A brief diversity training: Raising awareness of ingroup privilege to improve attitudes towards disadvantaged outgroups

Franziska Ehrke, Aysan Ashoee, Melanie C. Steffens, Eva Louvet
Published Online:
20 Feb 2020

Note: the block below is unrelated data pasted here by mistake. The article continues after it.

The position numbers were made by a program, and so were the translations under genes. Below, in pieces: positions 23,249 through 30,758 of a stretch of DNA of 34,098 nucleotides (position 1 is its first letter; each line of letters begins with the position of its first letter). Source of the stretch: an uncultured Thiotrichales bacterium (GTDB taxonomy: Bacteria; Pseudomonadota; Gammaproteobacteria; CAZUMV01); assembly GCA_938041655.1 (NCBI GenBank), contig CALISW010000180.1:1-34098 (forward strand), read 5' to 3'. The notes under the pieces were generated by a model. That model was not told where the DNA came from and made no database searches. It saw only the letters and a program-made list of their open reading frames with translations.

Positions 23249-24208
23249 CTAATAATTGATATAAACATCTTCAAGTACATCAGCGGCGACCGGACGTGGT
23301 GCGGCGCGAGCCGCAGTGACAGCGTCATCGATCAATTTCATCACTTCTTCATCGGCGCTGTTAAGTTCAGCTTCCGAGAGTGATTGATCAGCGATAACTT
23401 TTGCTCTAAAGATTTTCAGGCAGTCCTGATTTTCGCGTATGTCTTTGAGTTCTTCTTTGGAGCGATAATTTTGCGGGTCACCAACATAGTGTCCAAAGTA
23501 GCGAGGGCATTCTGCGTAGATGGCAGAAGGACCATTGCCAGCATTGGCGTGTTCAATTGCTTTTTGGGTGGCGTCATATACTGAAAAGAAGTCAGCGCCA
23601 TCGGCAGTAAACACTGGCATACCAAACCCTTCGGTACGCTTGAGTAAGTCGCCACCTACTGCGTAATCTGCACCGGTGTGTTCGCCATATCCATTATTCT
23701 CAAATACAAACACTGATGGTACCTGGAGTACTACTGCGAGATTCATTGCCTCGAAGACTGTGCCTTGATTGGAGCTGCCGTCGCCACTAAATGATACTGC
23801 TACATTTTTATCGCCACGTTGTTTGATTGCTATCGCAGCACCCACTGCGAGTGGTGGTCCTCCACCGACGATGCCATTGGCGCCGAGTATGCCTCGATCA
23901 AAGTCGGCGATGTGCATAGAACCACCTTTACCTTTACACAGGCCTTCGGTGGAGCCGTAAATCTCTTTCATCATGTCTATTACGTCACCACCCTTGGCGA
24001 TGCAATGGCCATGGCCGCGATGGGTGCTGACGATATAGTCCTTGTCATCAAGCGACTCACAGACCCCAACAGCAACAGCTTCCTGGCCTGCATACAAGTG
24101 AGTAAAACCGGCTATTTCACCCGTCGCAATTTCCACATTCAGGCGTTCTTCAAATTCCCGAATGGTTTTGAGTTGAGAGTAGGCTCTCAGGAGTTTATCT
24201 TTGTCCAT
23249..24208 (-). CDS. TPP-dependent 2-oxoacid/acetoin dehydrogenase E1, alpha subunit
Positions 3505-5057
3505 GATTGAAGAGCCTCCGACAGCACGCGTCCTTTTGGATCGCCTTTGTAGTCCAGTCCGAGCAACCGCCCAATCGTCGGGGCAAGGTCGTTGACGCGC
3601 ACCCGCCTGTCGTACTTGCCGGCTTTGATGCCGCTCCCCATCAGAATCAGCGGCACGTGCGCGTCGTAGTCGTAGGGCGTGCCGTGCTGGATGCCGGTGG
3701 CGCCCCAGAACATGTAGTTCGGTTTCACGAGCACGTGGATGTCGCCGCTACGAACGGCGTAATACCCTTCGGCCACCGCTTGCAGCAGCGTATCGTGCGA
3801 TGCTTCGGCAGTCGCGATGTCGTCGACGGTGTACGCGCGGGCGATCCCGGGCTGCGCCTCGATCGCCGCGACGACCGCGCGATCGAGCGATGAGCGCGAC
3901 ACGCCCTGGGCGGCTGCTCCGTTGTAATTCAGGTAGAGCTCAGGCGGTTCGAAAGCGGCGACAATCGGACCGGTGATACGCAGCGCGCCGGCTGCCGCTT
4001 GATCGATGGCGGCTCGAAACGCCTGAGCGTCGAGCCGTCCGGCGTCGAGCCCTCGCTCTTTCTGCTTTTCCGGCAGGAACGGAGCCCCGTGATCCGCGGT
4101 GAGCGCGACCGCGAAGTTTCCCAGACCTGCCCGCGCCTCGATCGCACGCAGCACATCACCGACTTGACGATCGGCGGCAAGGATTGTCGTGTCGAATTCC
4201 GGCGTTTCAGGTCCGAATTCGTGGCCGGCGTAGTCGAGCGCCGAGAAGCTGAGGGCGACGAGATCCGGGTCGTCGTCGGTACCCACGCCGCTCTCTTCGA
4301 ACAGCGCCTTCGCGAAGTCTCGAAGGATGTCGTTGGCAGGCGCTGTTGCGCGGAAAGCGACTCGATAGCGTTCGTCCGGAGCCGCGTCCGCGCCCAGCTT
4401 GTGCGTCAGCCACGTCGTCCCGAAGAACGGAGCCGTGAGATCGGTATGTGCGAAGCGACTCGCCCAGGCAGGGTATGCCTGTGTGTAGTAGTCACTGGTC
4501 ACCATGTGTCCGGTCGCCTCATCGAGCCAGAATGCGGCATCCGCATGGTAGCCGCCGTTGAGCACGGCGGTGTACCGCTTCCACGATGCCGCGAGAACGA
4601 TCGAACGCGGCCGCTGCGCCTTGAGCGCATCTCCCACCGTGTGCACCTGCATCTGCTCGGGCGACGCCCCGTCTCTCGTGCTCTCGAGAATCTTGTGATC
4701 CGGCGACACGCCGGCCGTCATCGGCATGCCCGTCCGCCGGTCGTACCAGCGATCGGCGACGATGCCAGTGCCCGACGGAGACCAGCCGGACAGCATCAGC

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Diversity training is a popular strategy to reduce prejudice within educational settings. However, in practice, diversity training rarely relies on social‐psychological theory, and research on its effectiveness in real‐world settings is scarce. Previous research regarding diversity training has particularly neglected an important theoretical concept: privilege as the counterpart of discrimination. Therefore, we developed a diversity training aiming to increase awareness of ingroup privilege, using an intersectional approach to teach participants the complex interaction between privilege and oppression. We randomly allocated students of educational science (N = 112) to a repeated‐measures (pre‐test, post‐test, follow‐up) control‐group design. Compared with the control group, training participants showed a significant increase in awareness of ingroup privilege 1 week after the training, whereas there was no change in awareness of discrimination. Furthermore, increased awareness of ingroup privilege 1 week after the training mediated improved outgroup attitudes (i.e., more positive outgroup feelings towards immigrants and refugees, reduced subtle prejudice towards immigrants and reduced homonegativity) 2 weeks after the training.

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